Data General NOVA 4/C help

Rod Smallwood rodsmallwood52 at
Wed Oct 21 05:12:33 CDT 2015

Well done Sir!!
                           Knowing the terminal is OK is a real booster.

Regards Rod

On 20/10/2015 20:45, Henk Gooijen wrote:
> With thanks to Bruce, Jay and Rod, good news, although something
> has gone wrong first. Learned a few things!  Long story ...
> As I did not see anything on the Dasher D200 terminal screen, I first
> checked the cable, assuming that the terminal did not develop issues
> in the years being stored in the attic.
> The cable checked out fine, and thus I now know which wires are RxD
> and TxD (the cable is just 3 wires, no hardware handshake).
> After connecting TxD to RxD anything typed on the keyboard appears on
> the screen. So indeed, the terminal is OK.
> Moving to the "UNIVERSAL LINE MULTIPLEXER PADDLE BD". Lots of wires are
> soldered to this paddle board, but as far as I can see none of those
> wires goes to any pin of the card edge connectors of slot #1, the NOVA
> processor. I figured that perhaps traces on the backplane lead from
> slot #1 to another slot, so I had a better look at the paddle board.
> It has 5 identical rows of pins. Each row is 13 pins with pin 4 (or 10
> depending where you start counting) removed.
> Long story short, I did not see any signals on any pin when the NOVA is
> reset.
> Using the doc that I got from Bruce (tnx agn!) I tried to find signals
> or voltage levels that might be something "RS-232-ish".
> Hooked up two thin test wires (with small hooks). One on GND, the other
> on the pin that would carry TxD. Stepping to the front of the computer,
> where I could press the RESET button, and look at the scope screen.
> RESET ... nothing, bummer.
> Back to the rear side of the computer to hook up another pin ... smoke!
> Smoke was coming from the GND test hook. Power off!
> The hook plastic was molten and that produced the smoke. I could remove
> the hook from the pin, but the hook is gone and the test hook is gone.
> What went wrong?
> After a few minutes I came to the conclusion that the pin that I assumed
> to be GND was not GND, but something else, and most likely a power supply
> pin. Looking again at the schematic drawing, I saw my error :-/
> The NOVA has two card edge connectors, seeing from the rear, the left
> connector is "A" and the right connector is "B". Further, each connector
> has two rows of pins. In my ignorance of DG, I thought that the top row
> of pins was "A", and the bottom row of pins is row "B". And each row has
> 100 pins ... dumb, dumb!
> A simple count from 1 up, would have shown that one row has only 50 pins!
> Each connector has all *odd* pins on the upper row and all *even* pins on
> the bottom row.
> Soooo, what I thought to be B99 (=GND) is actually pin A98, and that is
> +5V.  It is a good thing that my test leads and hooks are small, so in
> case of high currents the power supply will "win", the hook/wire "loose".
> As the computer did not do anything "different", I hoped the power supply
> could handle the "semi" short circuit.
> With the new insight of how you should count the pins, I had another look
> at the BERG header. The GND, RxD and TxD aligned with appropriate pins on
> the top row, last series of pins of connector A. It could well be that
> the connector (as it was hooked up when I picked up the machine) was not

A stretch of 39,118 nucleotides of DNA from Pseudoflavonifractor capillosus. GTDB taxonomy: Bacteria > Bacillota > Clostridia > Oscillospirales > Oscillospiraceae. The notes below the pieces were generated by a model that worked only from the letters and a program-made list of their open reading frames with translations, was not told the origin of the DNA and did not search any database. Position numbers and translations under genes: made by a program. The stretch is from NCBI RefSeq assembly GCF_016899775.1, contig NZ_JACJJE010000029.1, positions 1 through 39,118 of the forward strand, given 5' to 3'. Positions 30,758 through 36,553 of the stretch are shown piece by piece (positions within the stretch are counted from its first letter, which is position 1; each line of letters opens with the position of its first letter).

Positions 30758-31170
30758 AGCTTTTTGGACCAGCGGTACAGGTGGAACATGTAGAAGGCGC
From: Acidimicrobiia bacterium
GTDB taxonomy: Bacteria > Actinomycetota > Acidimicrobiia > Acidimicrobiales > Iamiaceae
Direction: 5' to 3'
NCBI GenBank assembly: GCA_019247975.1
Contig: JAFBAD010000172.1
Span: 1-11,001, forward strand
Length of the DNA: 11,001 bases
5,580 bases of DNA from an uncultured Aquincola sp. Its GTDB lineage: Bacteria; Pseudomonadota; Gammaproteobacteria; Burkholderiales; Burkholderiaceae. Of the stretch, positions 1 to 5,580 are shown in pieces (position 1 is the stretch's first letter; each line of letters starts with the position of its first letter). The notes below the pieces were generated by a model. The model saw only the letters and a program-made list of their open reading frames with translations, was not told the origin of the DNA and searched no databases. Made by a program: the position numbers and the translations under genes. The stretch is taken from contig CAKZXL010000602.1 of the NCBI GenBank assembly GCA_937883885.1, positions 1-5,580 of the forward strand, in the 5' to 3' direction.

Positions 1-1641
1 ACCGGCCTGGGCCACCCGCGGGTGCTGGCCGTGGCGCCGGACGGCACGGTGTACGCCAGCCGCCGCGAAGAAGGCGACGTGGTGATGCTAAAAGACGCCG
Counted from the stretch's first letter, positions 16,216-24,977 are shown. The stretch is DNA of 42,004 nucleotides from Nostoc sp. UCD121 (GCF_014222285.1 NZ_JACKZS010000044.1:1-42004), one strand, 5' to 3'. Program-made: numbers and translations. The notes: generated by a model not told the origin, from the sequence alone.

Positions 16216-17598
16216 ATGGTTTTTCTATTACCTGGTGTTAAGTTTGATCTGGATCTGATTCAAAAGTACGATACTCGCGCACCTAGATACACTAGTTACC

> correct! Also, I seem to remember the system originally had *two* D200s,
> but I got only one terminal. Possibly the hooked up terminal was "the
> other terminal", not the console terminal ... and the console terminal
> would have been connected on the pins of connector A slot #1.
> Hmmmm, let's try that. The signals would match as the RxD pin of the
> terminal would connect to backplane pin A85 which is TxD, etc.
> Another long story short ... :-)
> Terminal on, waiting until the screen shows some background light, then
> NOVA on (the rest stays off). Hurray!  I see an "O" appearing on the
> screen and a second or so later, the letter "K" and on the next line
> "!000000" and another line with "!"  This is exactly what should happen.
> Getting bold now. Trying to boot from disk. So, I switched on the disk
> drive. With my ear against the front panel, I can hear a sound that could
> be a spindle drive. Then a rather loud "humming", a "click", the humming
> stops and then I can still hear the spindle ... but the READY LED is on.
> So, I RESET the NOVA. "OK !000000 !", but that's all, no joy. "OK", let's
> try the floppy disk. I removed the front panel to switch the floppy drive
> to be the boot device ... it already is the boot device!  No wonder that
> nothing happened, because I had no floppy in the drive! Inserted the
> "startup" floppy ... nope, no good. As the front cover was removed and
> the disk was spinning (I assumed), I set the switch in the other position
> so that the hard disk is boot device. RESET the NOVA again. The READY
> LED flashes a few times and I get the text "FILENAME ?" on the screen!
> I guess that the startup automatically starts the accounting application
> as that program asks for a (customer) account file to be opened.
> I had a glance over the doc that came with the system, so I "knew" a file
> name that I could enter ... DOSINIT. That worked! However, the program
> asks for a drive identifier. Not knowing what could happen (wipe disk...)
> I aborted the program and switched off the disk and then the NOVA.
> All in all a well-spent evening. With good feeling I closed my "museum"
> and went back home (to type this).
> - Henk

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